Creating community

Local DIY communities take things back to the way they used to be, create community along the way
The term DIY evokes a certain image. A person hunched over a circular saw, cutting wood to make their fence. Someone googling what to do when things go wrong, and their project has gone awry. Or the triumphant grin of a person who has created something with their own two hands.DIY has had a resurgence in the past few years. As interest has grown, many different resources have opened or gained popularity throughout Seattle. As people seek out DIY resources, communities are being built and enhanced. In many ways, they’re returning to the way things used to be.

The Seattle Free School | Sharing trades the old way

dallyJessica Dally started the Seattle Free School five years ago when she realized Seattle didn’t have any resources like that available.“When I saw Olympia Free School I thought that would be a great thing to be a part of sort of a bigger group of people where you can share your skills or take a class,” Dally said.

The school offers a diverse curriculum of classes, from crafts to improv to life skills. Professionals sometimes use the school to test out classes for the first time that they plan to charge for.

“They’ll often use Seattle Free School as a way to kind of vett through the class for the first time for free and we totally encourage that because we get a free class,” Dally said.

There have been people who take their classes with the hopes of passing the skill-sets along to others. When Dally taught a soap making class, a man from an island in Asia attended with the hopes of taking the knowledge along back home. He was hoping create a “sustainable enterprise” by selling them to tourists.

“I thought that I would teach [people] how to make soap, not that I would teach [them] so that you could go to other places and teach other people,” she said.

As the name implies, at the Seattle Free School classes are free. And in fact, the non-profit’s only overhead each year is the $10 spent to host the website. Everything else is free or donated. The teachers receive no pay. Dally said teachers have different motivations for volunteering their time. Some want to be become better at public speaking or figure out new ways to present information. Most want to give back to the community.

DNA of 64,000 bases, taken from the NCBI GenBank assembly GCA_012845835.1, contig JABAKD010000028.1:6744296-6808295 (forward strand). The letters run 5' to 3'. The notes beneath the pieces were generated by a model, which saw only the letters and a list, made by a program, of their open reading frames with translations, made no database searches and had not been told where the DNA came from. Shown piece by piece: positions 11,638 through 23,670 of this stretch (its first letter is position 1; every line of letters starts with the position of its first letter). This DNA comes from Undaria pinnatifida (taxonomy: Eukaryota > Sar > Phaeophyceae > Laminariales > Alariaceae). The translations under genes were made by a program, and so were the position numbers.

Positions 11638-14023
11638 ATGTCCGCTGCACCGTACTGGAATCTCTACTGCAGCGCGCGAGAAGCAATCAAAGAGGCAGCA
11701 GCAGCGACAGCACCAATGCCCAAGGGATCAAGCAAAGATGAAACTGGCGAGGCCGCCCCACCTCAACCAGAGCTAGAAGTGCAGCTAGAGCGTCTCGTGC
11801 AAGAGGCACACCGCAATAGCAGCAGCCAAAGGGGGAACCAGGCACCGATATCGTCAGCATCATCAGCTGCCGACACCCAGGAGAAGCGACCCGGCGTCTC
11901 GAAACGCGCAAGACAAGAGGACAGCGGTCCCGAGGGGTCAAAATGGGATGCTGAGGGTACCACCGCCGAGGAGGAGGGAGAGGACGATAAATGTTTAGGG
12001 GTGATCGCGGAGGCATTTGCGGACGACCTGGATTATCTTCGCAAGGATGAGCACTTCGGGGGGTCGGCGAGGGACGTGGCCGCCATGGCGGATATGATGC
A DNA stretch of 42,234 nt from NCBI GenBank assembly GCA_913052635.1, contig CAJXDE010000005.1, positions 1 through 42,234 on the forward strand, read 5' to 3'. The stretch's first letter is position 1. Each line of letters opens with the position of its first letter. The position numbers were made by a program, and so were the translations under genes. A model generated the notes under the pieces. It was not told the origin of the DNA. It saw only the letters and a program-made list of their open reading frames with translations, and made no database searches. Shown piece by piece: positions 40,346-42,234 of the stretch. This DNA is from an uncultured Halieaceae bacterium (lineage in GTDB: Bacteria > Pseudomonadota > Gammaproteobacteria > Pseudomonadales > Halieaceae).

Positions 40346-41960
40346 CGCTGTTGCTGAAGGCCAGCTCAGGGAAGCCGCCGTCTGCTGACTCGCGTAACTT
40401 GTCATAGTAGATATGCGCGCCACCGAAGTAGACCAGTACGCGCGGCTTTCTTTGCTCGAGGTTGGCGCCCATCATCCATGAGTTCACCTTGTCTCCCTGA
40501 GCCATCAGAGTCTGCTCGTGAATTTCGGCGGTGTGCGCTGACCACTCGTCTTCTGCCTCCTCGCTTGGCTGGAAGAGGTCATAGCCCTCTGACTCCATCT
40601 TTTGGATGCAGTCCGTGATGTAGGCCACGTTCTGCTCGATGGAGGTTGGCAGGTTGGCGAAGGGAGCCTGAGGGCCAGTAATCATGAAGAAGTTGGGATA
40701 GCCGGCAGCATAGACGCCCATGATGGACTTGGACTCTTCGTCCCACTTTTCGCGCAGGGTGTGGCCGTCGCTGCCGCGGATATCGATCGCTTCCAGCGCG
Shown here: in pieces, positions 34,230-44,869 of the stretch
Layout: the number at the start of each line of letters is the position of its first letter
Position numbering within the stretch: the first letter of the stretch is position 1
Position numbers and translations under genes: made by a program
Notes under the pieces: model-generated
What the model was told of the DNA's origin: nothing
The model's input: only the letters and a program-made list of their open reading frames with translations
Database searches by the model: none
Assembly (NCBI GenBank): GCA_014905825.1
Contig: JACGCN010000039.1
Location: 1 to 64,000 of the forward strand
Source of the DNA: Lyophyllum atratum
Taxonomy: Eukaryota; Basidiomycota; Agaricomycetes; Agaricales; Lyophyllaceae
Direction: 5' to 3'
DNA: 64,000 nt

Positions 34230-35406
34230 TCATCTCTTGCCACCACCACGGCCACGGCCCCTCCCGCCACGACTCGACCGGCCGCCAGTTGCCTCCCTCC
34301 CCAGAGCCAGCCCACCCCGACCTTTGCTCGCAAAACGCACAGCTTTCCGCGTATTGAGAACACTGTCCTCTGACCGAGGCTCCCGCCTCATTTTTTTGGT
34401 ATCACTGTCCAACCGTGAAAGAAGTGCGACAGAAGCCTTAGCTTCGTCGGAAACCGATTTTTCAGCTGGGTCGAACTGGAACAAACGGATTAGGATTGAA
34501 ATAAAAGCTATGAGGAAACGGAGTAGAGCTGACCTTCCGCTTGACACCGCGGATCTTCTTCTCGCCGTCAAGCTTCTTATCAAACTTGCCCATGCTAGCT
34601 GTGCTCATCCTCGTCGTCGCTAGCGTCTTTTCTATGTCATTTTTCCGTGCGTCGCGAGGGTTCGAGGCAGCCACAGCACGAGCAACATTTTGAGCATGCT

A lot of classes take place in coffee shops, libraries or community centers. Some take place in less conventional places, like a class on fixing car brakes that Dally taught in her carport.

Screen shot 2012-12-06 at 9.20.00 AM Reaction to the Seattle Free School has been great, Dally said. Her favorite reaction came when an elderly gentleman read about the school in the paper. He called Dally and told her that he was ecstatic because that’s how things used to be.Dally doesn’t record the number of classes they’ve had, but she knows that it’s in the hundreds.Seattle Free School has brought Dally a lot of personal opportunities, some of which have been financially beneficial.“A lot of times in life what comes to us isn’t a direct benefit,” she said. “It benefits us in ways we wouldn’t expect.”

Phinney Neighborhood Association | A more efficient community

Housed in a turn-of-the-century schoolhouse, the Phinney Neighborhood Association (PNA) has been offering classes and resources for the past 32 years.

outside3 “During these 32 years we’ve just added more and more programs and classes and events,” said Alex Eckardt, marketing director at the PNA.The PNA is also home to a large collection of tools as part of their tool library.The library, which started 30 years ago, is filled with tools that PNA members can rent. Most of the tools have been donated by the community throughout the years.patrick
Patrick Dunn, program director at the PNA said the library was started with a community block grant. It was one of the first generations of community tool libraries. The libraries were popular at first Dunn said, over the years they faded away and only a few have remained. Recently, they’ve started to gain popularity again.